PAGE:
Gothic Remixed Coming to Paperback

2021 hasn’t had a great start. But there’s been at least a little bit of good news in the form of a book update.

After selling out before publication in 2020, and then coming back on print-on-demand at an inflated hardcover rate, Gothic Remixed: Monster Mashups and Frankenfictions in 21st-Century Culture will finally be coming to paperback. It’s currently available for preorder—due out on 25 March 2021, and retailing at £28.99 ($39.95 in the US).

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Gothic Mash-Ups: Hybridity, Appropriation, and Intertextuality in Gothic Storytelling

Over the past year I’ve been slowly working on a chapter for a new edited collection, Gothic Mash-Ups: Hybridity, Appropriation, and Intertextuality in Gothic Storytelling, and I’m pleased to announce that both chapter and book are now finally confirmed! Adapted from the CfP:

Under contract with Lexington Books’ Horror Studies series, Gothic Mash-Ups will theorize and trace the way that producers of gothic fiction – from the 18th century to today – appropriate, combine, and reimagine elements from earlier texts and genres. In particular, it will include essays about individual texts (or groups of texts) that bring together characters and storylines from two or more prior gothic narratives or cross gothic storylines with other kinds of stories. From Walpole’s early generic hodgepodge and Universal Pictures’ monster film crossovers to such contemporary “Frankenfictions” (De Bruin-Molé) as The League of Extraordinary Gentlemen and Penny Dreadful, this collection will examine the fundamental hybridity of the gothic as a genre.

My contribution to the collection will be (tentatively) ‘The Franchise That Just Won’t Die: Universal Studios and the Industrialization of the Cinematic Monster Mash-up (1931-2020)’, and will look at the use of mashup as a branding and trademarking tactic in early Hollywood.

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Gothic Remixed Now Available!

I’m thrilled to announce the official publication of Gothic Remixed: Monster Mashups and Frankenfictions in 21st-Century Culture!

This book explores the boundaries and connections between contemporary remix and related modes, including adaptation, parody, the Gothic, Romanticism, and postmodernism. In it, I argue that popular remix creations are the ‘monsters’ of our age, lurking at the limits of responsible consumption and acceptable appropriation. Taking a multimedia approach, case studies range from novels like Pride and Prejudice and Zombies and The Extraordinary Adventures of the Athena Club series, to television programmes such as Penny Dreadful, to popular visual artworks like Kevin J. Weir’s Flux Machine GIFs.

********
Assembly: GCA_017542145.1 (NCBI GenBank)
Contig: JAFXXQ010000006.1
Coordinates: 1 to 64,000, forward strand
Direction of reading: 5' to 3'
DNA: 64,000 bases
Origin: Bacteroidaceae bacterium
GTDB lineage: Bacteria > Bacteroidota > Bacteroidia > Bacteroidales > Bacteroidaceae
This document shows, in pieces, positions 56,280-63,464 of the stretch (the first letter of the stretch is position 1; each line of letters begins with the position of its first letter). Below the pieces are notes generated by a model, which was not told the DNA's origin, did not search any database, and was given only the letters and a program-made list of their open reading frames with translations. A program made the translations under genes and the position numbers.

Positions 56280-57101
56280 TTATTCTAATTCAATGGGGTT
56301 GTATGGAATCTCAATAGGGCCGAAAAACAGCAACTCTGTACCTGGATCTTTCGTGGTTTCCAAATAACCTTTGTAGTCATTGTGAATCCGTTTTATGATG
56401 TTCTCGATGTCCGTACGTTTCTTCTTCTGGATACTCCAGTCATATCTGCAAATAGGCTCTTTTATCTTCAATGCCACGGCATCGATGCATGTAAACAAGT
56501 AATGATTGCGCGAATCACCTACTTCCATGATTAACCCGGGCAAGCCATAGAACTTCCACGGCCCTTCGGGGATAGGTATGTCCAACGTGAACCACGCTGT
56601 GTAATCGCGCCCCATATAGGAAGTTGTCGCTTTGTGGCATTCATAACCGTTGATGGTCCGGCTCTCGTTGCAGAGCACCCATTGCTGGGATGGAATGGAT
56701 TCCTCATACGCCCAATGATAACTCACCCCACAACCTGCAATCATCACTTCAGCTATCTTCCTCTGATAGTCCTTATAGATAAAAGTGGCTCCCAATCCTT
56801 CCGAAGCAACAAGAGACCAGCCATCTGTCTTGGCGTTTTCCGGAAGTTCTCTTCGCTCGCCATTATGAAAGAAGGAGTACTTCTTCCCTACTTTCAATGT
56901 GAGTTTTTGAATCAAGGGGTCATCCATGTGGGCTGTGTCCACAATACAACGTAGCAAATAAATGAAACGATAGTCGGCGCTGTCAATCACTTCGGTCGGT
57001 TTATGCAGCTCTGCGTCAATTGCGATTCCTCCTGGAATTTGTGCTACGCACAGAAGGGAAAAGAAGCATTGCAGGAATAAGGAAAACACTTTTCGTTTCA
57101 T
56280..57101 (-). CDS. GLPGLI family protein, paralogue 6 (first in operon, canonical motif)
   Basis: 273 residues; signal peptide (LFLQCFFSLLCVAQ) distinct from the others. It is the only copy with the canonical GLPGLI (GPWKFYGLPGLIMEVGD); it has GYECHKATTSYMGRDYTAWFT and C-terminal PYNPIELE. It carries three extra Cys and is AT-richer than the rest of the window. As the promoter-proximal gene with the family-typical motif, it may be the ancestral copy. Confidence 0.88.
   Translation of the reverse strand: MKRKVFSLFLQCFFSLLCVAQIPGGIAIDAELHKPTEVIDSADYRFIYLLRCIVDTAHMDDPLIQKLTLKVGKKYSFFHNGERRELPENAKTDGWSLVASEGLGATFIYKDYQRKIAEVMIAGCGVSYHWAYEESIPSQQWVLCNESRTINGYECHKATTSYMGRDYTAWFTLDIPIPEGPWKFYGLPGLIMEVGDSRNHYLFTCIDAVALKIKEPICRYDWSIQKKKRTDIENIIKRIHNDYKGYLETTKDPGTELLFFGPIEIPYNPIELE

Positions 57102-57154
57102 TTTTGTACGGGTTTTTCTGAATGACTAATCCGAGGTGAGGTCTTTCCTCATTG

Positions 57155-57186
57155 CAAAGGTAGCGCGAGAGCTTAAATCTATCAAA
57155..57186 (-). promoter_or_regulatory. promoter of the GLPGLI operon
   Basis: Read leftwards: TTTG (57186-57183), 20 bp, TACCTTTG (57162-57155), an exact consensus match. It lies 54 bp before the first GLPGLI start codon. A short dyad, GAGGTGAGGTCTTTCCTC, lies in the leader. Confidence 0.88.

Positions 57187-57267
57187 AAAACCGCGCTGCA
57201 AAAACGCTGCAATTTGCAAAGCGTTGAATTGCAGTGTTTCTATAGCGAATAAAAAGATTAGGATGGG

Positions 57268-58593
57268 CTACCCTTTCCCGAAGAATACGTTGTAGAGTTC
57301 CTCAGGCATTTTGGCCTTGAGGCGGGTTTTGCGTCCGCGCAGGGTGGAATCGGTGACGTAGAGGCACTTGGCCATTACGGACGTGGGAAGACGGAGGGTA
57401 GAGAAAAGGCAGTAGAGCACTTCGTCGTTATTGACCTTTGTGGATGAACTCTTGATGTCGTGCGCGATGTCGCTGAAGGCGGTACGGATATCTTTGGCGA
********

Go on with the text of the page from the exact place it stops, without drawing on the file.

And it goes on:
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Penny Dreadful Review: ‘Perpetual Night’ and ‘The Blessed Dark’ (Season 3 Finale, Episodes 8 and 9)

As part of my forthcoming book project, I’ve been revisiting the Penny Dreadful series and comics. This included looking back at my online reviews of the show’s third and final season, which I will be posting here over the coming weeks. This post originally appeared on The Victorianist, 8 July 2016. It has been edited and corrected for reposting.

In my very first post I rhetorically questioned whether any of the ‘monsters’ in Penny Dreadful would be able to come to terms with their past or their actions. I also asked to what extent the show could be labelled ‘Victorian’ or ‘neo-Victorian’.

When I started writing this week’s post, I had no idea that I would be writing about the end of entire series, as well as the end of the third season. Part of the reason it’s taken me so long to finish it is the way this ending has (unexpectedly) forced me to completely re-evaluate the show, and my expectations of it.

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Penny Dreadful Review: ‘A Blade of Grass’ (Season 3, Episode 4)

As part of my forthcoming book project, I’ve been revisiting the Penny Dreadful series and comics. This included looking back at my online reviews of the show’s third and final season, which I will be posting here over the coming weeks. This post originally appeared on The Victorianist, 27 May 2016. It has been edited and corrected for reposting.